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Beetles are everywhere….except in the ocean.

There are currently about 400,000 species of beetle that have been described by science, but the actual total number could be as many 20,000,000 more; no-one really knows or agrees, except that there are many of them, and many more to be discovered.

They come in many sizes, shapes and forms.

The smallest at .3mm long is the Bolivian feather-wing beetle, which could run around inside this “0”, but in Hong Kong we have the tiny but beautiful Tortoise beetle, which can withdraw its head and feet and clamp down on onto the leaf surface, using its flat-flanged rim to keep off predators.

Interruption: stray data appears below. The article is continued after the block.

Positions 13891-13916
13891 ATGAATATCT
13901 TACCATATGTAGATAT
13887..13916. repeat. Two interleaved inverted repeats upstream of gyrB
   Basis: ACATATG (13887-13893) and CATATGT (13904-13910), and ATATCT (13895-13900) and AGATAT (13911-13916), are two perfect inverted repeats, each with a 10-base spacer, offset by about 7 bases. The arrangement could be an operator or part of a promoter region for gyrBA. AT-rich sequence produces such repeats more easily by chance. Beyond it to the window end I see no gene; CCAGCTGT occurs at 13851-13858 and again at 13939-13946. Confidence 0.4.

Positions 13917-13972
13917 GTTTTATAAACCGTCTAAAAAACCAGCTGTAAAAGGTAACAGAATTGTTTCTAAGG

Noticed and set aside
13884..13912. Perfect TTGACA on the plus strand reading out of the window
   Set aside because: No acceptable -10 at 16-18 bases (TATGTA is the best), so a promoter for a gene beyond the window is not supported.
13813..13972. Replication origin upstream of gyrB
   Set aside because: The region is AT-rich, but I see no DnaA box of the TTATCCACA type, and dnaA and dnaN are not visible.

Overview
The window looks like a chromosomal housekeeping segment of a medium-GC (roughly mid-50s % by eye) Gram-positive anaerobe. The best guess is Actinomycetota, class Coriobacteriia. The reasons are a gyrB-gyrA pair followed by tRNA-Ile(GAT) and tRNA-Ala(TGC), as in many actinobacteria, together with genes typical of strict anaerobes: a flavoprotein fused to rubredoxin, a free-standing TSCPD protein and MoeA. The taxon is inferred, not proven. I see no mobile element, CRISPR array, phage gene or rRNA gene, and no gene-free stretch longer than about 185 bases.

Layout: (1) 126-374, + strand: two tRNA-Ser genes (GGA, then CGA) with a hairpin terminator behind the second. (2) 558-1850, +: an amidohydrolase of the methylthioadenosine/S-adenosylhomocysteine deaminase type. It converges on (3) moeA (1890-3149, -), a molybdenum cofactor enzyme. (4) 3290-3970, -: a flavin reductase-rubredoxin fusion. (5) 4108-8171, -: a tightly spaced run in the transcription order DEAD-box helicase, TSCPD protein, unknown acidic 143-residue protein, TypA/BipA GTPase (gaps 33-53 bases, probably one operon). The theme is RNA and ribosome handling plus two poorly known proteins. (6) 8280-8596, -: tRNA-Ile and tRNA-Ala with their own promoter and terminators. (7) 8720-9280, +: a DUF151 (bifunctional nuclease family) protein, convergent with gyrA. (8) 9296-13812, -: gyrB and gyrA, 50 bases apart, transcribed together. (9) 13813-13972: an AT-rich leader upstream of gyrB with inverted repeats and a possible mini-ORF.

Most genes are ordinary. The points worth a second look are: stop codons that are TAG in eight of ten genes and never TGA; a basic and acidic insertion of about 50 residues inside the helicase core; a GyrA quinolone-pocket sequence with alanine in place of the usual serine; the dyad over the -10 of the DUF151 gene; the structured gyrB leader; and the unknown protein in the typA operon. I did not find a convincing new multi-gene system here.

Compare this to one of Hong Kong’s largest beetles, the Unicorn beetle (here sharing some tree sap with a butterfly).

Very different again are the Tiger beetles that can run so fast (around 300km/h if they were our size), and which have the long, curved mandibles of a fierce ground predator- described as swords, with daggers attached.

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